HIS STORY has been told many times over the last few years, but it is still no easier to fathom. At nearly 49 years young, Bernard Hopkins had perhaps his best calendar year to date in 2013, earning him the runner-up slot in the Daily News Sportsperson of the Year voting.
Hopkins had two fights in the past year, both against opponents nearly 20 years younger.
On March 9, he took down Tavoris Cloud at the Barclays Center in Brooklyn, N.Y., to win the IBF light-heavyweight title. He was the oldest boxer ever to hold a title in any weight class at 48 years old. A little more than 7 months later, he retained that title in Atlantic City against mandatory challenger Karo Murat in a unanimous decision.
Hopkins has received other honors this year, notably the John Wanamaker Athletic Award, which was presented by the Philadelphia Sports Congress, a division of the Philadelphia Convention & Visitors Bureau in July.
"It's respect," Hopkins said at the award ceremony. "It's very respectful of what I have done. Disagree or agree, my record of what I have represented is worldly recognized. It's very important to me, and that's why I'm here. It's a historic, prestigious event, and I wouldn't miss it."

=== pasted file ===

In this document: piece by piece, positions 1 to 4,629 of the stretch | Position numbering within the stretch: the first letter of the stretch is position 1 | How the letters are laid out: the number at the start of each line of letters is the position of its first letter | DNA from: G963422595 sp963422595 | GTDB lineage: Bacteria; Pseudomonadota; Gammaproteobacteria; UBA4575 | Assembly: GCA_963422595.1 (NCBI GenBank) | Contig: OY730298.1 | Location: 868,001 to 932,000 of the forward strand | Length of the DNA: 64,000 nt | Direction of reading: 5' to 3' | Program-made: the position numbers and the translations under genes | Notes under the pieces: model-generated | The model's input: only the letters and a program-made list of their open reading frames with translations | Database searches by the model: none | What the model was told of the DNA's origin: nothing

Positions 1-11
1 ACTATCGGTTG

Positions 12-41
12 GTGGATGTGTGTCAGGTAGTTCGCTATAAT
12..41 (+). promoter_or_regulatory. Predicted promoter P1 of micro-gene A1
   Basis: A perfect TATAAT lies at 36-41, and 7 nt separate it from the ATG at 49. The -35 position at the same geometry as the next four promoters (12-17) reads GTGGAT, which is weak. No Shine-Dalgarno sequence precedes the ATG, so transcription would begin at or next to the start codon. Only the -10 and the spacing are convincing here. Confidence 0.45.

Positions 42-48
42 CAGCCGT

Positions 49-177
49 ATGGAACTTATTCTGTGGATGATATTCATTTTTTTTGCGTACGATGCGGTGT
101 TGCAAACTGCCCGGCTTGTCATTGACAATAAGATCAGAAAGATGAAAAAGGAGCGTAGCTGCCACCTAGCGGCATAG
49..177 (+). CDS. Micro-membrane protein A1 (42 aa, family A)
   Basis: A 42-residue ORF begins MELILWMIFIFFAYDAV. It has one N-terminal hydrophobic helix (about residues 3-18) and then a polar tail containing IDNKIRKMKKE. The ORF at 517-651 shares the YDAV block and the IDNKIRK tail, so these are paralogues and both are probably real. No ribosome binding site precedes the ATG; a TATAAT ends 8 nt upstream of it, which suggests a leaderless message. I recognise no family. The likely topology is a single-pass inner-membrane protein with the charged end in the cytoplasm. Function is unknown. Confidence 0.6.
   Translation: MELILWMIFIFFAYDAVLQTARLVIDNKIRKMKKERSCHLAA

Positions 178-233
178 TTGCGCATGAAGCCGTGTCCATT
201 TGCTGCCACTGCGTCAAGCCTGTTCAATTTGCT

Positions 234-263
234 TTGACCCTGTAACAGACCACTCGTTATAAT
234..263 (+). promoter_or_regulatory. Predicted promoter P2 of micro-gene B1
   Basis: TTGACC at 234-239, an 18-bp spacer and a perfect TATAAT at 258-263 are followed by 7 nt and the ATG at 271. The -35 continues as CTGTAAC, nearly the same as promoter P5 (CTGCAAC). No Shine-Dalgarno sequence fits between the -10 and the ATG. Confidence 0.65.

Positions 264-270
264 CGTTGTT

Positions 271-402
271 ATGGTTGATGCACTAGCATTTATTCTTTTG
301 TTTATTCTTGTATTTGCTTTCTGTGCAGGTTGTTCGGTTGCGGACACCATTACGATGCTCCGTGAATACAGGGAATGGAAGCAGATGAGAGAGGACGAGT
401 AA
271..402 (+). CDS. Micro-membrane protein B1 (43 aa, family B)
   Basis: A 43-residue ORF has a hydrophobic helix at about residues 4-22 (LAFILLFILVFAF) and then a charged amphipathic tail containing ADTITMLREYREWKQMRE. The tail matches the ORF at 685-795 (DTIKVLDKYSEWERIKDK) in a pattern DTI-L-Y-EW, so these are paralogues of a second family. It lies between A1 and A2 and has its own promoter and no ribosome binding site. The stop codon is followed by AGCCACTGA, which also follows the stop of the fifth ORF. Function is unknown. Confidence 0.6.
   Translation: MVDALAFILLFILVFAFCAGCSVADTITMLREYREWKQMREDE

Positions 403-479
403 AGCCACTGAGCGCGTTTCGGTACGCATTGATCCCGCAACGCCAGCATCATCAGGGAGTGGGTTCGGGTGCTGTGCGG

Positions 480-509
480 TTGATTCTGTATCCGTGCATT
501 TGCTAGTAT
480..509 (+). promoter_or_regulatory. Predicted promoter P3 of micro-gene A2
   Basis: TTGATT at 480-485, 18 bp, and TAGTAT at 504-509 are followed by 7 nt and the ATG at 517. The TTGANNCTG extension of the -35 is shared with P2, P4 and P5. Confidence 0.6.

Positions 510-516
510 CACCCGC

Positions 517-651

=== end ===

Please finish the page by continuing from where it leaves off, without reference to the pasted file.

Also within the past 12 months, he decided that his own nickname was no longer suitable for the feats he is still accomplishing.
"I must confess that I am not human. I am an alien. I have retired 'The Executioner,' " he said of his old nickname, at news conference in early June. "You will not hear me be called 'The Executioner.' You will not hear Bernard Hopkins, after right now, mention 'The Executioner.' I will be representing what I have been told that I am. I am in this world, but I am not of this world."
With all the success he has had in defying age, he has won over Philadelphia's hearts again. He prides himself on being a Philadelphia boxer, and knows how much history this city has with the sport.
"It's so important to me, when I fight, they don't say 'Bernard 'The Executioner' Hopkins, Greenville, Delaware,' they say 'Bernard Hopkins, Philadelphia,' " Hopkins said at the Wanamaker Award luncheon. "That is for two reasons. One, Delaware doesn't scare my opponents, and two, Philadelphia does. That, for me, is the respect that I have for a town that respected me.
"If they accept you, if they know you give your heart and soul to what you do, trust me, you can ask any sports team or any sports guy or any athlete, they will let you know when you suck," Hopkins said. "Even Santa Claus."